Tuesday , December 05, 2017 - 4:00 AM3 comments
One of the things I most love about December is that there are so many amazing days to celebrate, bringing honor, joy, reverence, education and remembrance to our community.
Take Dec. 1. It does double duty, providing both a time of reverence and educational opportunity. Maulid al-Nabi, also known as Mawlid, honors the birth of the Prophet Mohammad for many followers of Islam. (Side note: some members of the faithful do not participate in this observance, including the Wahhabi, Deobandi and Ahmadiyya communities.) Take this moment to get to know your Muslim neighbors and recognize this important time with them.
Educational opportunities also abound as we recognize World AIDS Day. The World Health Organization recognizes more than 36.7 million people living with AIDS. This means that you or someone you know and love is being directly impacted by this disease. Testing, informational workshops and support are offered to stop the spread of this disease, improve the quality of life of those living with AIDS and find a cure.
Advent, like many other days on the calendar, moves around a bit, falling on the fourth or sixth Sunday from Christmas (depending on the denomination). A Latin term, “advent” means coming, as in the coming of Christ. This is a time of waiting and preparation for many Christians.
“A date that will live in infamy,” according to President Franklin D. Roosevelt, is Dec. 7 — Pearl Harbor Day. On this day in 1941, Japan completed a sneak attack on Hawaii, resulting in the United States’ entrance into World War II. On this date, we can remember and honor those who gave their lives for our freedom.
Since 1948, Human Rights Day has been observed Dec. 10. The United Nations’ Universal Declaration of Human Rights outlines and celebrates the inalienable rights of all human beings, regardless of race, gender, color, sex, language, religion, political or other opinion, national or social origin, property or birth. It reminds us that not one of us is better than any other of us.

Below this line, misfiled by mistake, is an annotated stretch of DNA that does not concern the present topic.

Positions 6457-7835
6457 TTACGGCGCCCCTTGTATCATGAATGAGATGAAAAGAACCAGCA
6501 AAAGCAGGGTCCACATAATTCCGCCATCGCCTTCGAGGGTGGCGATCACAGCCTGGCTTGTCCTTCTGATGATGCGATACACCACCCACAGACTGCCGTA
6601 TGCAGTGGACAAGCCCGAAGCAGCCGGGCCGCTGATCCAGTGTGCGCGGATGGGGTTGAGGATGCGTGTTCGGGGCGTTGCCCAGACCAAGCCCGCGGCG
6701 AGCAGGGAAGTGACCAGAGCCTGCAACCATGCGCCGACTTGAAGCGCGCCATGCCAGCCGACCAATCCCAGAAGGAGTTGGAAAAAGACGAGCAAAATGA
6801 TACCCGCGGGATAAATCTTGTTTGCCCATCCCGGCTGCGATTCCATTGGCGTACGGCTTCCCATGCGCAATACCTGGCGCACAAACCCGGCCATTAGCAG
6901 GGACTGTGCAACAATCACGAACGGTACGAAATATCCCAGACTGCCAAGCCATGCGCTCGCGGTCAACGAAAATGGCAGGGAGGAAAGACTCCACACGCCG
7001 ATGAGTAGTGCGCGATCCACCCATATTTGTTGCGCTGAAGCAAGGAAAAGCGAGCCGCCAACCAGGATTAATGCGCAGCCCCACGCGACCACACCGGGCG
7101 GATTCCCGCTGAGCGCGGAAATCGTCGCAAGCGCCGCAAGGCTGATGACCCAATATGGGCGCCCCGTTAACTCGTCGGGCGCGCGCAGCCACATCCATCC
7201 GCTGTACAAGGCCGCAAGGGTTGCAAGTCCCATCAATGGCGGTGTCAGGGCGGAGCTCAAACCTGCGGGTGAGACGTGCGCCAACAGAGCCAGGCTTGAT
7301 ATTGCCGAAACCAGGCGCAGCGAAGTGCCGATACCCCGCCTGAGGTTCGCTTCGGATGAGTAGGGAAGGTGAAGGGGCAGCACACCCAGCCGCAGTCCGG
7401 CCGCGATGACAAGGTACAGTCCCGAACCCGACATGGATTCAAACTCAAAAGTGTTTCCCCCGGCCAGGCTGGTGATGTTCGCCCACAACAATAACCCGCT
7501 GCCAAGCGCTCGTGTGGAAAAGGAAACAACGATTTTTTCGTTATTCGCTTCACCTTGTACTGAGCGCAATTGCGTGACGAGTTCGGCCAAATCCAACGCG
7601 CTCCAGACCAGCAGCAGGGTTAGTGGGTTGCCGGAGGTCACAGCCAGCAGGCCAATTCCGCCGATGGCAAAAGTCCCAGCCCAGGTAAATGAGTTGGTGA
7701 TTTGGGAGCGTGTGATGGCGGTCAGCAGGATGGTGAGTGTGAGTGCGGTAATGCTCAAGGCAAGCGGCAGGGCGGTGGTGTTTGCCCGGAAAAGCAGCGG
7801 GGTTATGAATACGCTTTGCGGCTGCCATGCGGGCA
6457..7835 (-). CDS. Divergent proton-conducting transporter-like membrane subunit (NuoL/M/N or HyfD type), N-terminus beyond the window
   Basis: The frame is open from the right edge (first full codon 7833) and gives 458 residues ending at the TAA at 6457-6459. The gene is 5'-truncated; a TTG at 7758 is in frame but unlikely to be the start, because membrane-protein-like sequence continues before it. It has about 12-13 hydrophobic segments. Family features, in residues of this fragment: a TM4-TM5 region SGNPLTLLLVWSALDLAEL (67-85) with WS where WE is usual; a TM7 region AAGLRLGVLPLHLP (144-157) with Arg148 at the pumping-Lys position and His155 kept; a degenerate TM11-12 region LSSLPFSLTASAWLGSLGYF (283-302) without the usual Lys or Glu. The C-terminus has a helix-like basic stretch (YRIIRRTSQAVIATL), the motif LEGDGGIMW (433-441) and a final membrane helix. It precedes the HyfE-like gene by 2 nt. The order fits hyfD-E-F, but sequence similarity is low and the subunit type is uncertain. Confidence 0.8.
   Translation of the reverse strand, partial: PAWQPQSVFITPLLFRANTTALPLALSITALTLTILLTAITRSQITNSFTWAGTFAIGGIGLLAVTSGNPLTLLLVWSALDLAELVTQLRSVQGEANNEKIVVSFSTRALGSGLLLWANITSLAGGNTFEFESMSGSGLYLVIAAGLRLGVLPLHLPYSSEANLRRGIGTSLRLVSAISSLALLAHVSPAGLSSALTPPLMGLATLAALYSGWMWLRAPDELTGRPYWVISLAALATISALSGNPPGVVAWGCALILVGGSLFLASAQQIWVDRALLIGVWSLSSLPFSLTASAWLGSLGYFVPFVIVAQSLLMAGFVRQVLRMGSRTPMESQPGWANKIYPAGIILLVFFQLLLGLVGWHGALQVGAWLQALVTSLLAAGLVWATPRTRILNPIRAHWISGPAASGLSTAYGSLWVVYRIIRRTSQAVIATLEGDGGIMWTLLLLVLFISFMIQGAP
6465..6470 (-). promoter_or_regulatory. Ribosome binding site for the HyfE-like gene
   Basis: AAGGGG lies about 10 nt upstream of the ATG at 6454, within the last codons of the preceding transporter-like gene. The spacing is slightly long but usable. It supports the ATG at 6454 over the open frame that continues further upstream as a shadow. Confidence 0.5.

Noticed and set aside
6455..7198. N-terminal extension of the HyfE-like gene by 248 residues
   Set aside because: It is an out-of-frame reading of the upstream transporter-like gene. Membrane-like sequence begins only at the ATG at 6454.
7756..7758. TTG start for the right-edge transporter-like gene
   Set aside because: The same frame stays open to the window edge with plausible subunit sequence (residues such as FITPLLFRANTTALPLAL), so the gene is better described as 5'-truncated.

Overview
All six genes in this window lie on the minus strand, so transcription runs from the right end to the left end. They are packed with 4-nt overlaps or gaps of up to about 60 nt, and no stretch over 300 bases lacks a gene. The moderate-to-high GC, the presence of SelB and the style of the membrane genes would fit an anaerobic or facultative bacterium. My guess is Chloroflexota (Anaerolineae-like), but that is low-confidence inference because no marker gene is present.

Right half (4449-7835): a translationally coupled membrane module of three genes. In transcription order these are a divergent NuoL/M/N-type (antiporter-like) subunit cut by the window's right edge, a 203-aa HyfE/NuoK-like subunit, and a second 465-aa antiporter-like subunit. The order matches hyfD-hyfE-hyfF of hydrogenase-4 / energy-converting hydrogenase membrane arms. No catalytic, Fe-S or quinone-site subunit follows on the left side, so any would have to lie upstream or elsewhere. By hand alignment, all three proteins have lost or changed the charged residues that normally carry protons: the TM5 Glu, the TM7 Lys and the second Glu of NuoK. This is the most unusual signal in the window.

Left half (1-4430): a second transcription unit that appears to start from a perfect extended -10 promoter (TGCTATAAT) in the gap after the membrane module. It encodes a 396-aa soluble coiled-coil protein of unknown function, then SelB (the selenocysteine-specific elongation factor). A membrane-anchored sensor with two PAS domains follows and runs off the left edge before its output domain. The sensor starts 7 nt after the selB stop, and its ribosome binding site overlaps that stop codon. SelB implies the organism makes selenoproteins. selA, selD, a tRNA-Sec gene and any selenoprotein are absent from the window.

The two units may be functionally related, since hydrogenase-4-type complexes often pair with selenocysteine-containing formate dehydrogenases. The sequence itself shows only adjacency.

Dates vary for the next two events on this year’s calendar.
Hanukkah is the festival of lights, commemorating the victory of the Maccabees over the Syrian Greek army. It also celebrates the rededication of the Holy Temple in Jerusalem, which included restoring its menorah. The miracle of Hanukkah is that a single vial of oil, which should have lit the lamp for one day, lasted for eight full days. Thus, Hanukkah is an eight-day celebration. Celebrants light candle for each day of Hanukkah, they offer special prayers, play games with the dreidel and enjoy food and music unique to the celebration.
The winter solstice, Dec. 21, provides us with a moment to recognize the shortest day and longest night of the calendar year in the northern hemisphere. For those in the southern hemisphere, that date falls in June. Celebrations the solstice vary, but often include festivals, gatherings, rituals and celebrations.
Dec. 25 is Christmas, when Christians celebrate the birth of Jesus Christ. Many Christian denominations see this date at the start of the 12-day Christmas season. There are often Christmas Eve services and midnight Masses. While this holiday is religious in origin, many people celebrate it as a secular event that centers on Santa Claus and gift-giving. It is said that Santa delivers toys and gifts to good children while leaving coal for those who are on his naughty list.
Kwanzaa starts Dec. 26 and is a seven-day celebration of family, community and culture, started in 1965 by Dr. Maulana Karenga. Karenga sought to provide African-Americans with connection to their ancestral heritage; thus, it is a cultural celebration that can be honored regardless of religious affiliation. Each day a different principle is emphasized including unity, self-determination, collective works and responsibility, cooperative economics, purpose, creativity and faith. The week ends with a feast and gift-giving on Jan. 1.
December offers many opportunities to honor and celebrate your friends, neighbors and even strangers. As we wrap up a contentious year, perhaps we can use the interesting celebrations from all faiths and cultures to remember the events that bring us joy and move forward together.
Adrienne Andrews is Weber State University’s chief diversity officer.
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